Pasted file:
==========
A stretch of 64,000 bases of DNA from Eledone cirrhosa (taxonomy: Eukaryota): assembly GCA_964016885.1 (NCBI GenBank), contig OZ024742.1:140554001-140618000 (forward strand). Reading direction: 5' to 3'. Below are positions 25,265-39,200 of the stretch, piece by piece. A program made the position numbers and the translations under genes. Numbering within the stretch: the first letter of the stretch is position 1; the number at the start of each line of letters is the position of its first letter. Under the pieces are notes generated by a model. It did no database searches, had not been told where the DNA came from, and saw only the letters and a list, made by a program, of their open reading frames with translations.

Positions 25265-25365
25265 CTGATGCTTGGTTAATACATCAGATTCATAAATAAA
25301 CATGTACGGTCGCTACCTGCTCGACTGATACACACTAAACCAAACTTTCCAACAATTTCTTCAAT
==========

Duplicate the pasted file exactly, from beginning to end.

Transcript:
A stretch of 64,000 bases of DNA from Eledone cirrhosa (taxonomy: Eukaryota): assembly GCA_964016885.1 (NCBI GenBank), contig OZ024742.1:140554001-140618000 (forward strand). Reading direction: 5' to 3'. Below are positions 25,265-39,200 of the stretch, piece by piece. A program made the position numbers and the translations under genes. Numbering within the stretch: the first letter of the stretch is position 1; the number at the start of each line of letters is the position of its first letter. Under the pieces are notes generated by a model. It did no database searches, had not been told where the DNA came from, and saw only the letters and a list, made by a program, of their open reading frames with translations.

Positions 25265-25365
25265 CTGATGCTTGGTTAATACATCAGATTCATAAATAAA
25301 CATGTACGGTCGCTACCTGCTCGACTGATACACACTAAACCAAACTTTCCAACAATTTCTTCAAT